The changing face of camping: record numbers of minorities hit the trails

Camping participation has been increasing over the last 5 years as its base gets more diverse


Teshale Nuer, a 25-year-old Latina behavioral therapist based in New York City, recently headed into the great outdoors for the first time, joining a group of predominantly white friends in tents in Maryland. For Nuer, who was initially resistant to joining, it was one of the most foreign experiences in recent memory.

“Growing up as a person of color, camping just never seemed like an option,” Nuer said. “There was a lot of etiquette I didn’t know about. I grew up in the suburbs where people did go camping, but not people who looked like me.”

Camping has been traditionally associated with white Americans — national parks were once segregated and even recently advocates of outdoor leisure activities have asked why America’s national parks are so white. Nuer said there are a number of underlying implications for nonwhite Americans regarding outdoor activities, including the U.S. legacy of racial violence leaving campers uncomfortable around police and state park rangers.

But the activity is increasingly becoming an attractive form of vacation for campers like Nuer, according to a new study from the large national private campground system Kampgrounds of America. It found nonwhite campers now comprise 26% of all campers — more than double when it was first measured in 2012.

The biggest driver of this growth is millennials, said Toby O’Rourke, chief operating officer at KOA, which obviously has a vested interest in people going camping. The age group comprises just 31% of the adult population, yet accounts for 38% of campers — and it’s more diverse: Six in 10 nonwhite campers are millennials compared with 4 in 10 white campers.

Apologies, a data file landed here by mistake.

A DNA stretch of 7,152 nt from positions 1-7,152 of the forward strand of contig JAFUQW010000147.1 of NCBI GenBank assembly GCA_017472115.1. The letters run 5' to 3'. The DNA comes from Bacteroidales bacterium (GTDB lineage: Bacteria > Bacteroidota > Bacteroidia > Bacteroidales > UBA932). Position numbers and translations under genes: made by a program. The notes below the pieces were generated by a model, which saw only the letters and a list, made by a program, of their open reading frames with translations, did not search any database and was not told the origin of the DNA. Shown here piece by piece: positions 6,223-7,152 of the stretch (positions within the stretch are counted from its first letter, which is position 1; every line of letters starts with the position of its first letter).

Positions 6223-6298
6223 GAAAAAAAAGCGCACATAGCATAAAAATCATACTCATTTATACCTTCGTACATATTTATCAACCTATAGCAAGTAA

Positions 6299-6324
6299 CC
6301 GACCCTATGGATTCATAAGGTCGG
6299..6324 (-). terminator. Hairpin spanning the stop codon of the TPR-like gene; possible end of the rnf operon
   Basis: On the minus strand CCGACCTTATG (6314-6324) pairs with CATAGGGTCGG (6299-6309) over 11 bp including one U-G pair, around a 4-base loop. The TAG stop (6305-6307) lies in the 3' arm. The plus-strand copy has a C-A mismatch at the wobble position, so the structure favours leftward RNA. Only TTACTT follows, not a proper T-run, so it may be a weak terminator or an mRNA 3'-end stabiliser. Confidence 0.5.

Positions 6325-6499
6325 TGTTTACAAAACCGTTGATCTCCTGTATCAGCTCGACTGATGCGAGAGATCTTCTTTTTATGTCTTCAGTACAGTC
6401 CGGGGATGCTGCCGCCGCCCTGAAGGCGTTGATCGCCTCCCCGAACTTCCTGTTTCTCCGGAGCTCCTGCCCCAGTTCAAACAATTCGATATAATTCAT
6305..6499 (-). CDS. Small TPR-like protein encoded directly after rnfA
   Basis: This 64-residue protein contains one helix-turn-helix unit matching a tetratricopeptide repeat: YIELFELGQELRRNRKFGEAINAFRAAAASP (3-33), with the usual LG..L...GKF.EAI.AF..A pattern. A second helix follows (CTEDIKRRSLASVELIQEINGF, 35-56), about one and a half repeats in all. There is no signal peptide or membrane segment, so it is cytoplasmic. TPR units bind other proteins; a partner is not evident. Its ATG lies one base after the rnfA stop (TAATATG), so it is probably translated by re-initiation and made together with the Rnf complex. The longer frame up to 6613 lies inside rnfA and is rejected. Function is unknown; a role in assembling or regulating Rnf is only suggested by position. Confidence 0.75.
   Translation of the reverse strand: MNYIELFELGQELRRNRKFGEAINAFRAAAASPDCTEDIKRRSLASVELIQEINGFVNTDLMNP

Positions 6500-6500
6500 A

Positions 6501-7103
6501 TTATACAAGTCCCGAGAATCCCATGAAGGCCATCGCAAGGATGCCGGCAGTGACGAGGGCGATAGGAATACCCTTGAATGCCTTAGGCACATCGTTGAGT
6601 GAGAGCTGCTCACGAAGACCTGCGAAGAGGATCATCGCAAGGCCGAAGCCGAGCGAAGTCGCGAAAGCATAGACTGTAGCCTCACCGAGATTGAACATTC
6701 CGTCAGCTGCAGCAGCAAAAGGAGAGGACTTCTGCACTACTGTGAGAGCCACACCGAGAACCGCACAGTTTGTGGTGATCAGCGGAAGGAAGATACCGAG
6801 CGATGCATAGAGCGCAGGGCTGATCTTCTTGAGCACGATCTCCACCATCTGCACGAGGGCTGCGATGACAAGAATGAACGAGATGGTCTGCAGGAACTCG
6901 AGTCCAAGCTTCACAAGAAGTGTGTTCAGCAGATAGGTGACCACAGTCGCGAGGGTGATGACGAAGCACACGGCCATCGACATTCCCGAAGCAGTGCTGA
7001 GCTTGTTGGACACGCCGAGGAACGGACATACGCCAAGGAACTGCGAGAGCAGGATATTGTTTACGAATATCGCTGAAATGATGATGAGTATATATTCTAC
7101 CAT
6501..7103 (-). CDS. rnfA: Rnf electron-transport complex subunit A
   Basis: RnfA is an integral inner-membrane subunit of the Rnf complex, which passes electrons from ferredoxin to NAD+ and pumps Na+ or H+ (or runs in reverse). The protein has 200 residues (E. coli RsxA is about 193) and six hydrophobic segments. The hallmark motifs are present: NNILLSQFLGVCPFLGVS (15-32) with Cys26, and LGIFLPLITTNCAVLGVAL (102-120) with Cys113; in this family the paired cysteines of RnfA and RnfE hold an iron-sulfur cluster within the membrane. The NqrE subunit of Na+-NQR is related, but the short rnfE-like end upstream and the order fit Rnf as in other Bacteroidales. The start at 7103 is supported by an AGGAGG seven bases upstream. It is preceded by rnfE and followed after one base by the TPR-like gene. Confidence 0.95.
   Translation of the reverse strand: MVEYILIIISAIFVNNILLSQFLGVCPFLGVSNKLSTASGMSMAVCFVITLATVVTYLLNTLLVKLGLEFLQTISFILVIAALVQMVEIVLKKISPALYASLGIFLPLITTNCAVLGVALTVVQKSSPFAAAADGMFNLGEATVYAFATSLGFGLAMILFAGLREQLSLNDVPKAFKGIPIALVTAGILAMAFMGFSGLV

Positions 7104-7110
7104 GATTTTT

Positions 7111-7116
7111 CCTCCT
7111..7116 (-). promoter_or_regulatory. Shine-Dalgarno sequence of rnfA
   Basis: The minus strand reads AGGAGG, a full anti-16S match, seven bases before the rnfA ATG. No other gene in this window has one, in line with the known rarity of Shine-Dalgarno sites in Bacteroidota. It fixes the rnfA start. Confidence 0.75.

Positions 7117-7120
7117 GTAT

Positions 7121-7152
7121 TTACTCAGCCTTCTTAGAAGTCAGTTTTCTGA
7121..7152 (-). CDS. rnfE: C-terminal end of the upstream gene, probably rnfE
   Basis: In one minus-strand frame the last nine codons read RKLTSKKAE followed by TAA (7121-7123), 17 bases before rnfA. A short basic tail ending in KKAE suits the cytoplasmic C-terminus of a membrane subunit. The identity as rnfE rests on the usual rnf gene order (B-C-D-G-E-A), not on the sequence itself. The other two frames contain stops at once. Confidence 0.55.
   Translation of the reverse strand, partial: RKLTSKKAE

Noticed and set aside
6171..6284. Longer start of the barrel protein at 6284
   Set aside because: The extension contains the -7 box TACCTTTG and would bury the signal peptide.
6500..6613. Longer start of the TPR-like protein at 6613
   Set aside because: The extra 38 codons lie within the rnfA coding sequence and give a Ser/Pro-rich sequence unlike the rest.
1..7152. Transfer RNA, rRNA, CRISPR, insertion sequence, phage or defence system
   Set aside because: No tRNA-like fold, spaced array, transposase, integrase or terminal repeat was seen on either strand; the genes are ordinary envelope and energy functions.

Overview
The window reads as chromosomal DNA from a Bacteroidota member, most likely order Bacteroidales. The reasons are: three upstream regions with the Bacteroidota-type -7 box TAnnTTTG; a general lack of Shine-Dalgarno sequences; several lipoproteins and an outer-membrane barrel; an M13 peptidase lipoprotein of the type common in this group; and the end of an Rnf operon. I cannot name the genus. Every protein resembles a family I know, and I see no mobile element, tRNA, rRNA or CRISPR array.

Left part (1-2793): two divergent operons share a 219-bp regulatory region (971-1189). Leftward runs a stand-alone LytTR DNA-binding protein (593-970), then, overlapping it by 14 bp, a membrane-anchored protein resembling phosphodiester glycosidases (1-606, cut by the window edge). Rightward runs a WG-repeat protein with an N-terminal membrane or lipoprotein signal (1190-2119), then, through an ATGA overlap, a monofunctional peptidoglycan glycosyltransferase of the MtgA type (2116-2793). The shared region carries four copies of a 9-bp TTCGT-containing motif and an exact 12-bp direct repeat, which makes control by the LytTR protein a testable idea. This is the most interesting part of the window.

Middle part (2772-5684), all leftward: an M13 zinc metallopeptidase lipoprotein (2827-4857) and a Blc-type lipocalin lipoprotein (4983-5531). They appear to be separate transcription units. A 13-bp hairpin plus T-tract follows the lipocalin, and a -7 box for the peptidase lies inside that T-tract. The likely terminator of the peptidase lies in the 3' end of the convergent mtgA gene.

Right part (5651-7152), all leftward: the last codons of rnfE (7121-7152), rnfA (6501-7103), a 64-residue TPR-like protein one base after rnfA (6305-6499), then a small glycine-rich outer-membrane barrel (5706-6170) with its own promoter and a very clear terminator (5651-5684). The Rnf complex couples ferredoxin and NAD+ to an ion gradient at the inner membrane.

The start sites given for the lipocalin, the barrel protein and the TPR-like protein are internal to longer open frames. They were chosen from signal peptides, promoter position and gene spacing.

“Nature has a PR problem.”

                                                                                                  Rue Mapp, founder of OutdoorAfro
“I was surprised by the high enthusiasm for camping in the teenage group,” O’Rourke said. “We are definitely seeing more and more young people coming in. It’s changing the face of camping. It used to be an older, more Caucasian activity and we are seeing it skew younger and a lot more diversity.”Rue Mapp is the chief executive officer and founder of OutdoorAfro, a nonprofit that “celebrates and inspires African-American connections to nature.” It started as a blog in 2009 and has since grown into a national network in which 20,000 people participate in camping trips and other events across 30 states. She said millennials are seeing the effects of major efforts to show better representation of nonwhite campers in their communities, on social media and in advertising.

“Nature has a PR problem,” she said. “We have not done a good job of letting people know they will be welcome. There is no padlock on any trail, there is no padlock on any campground — but if you don’t know about it, you won’t go. Social media has played a huge role in changing that.”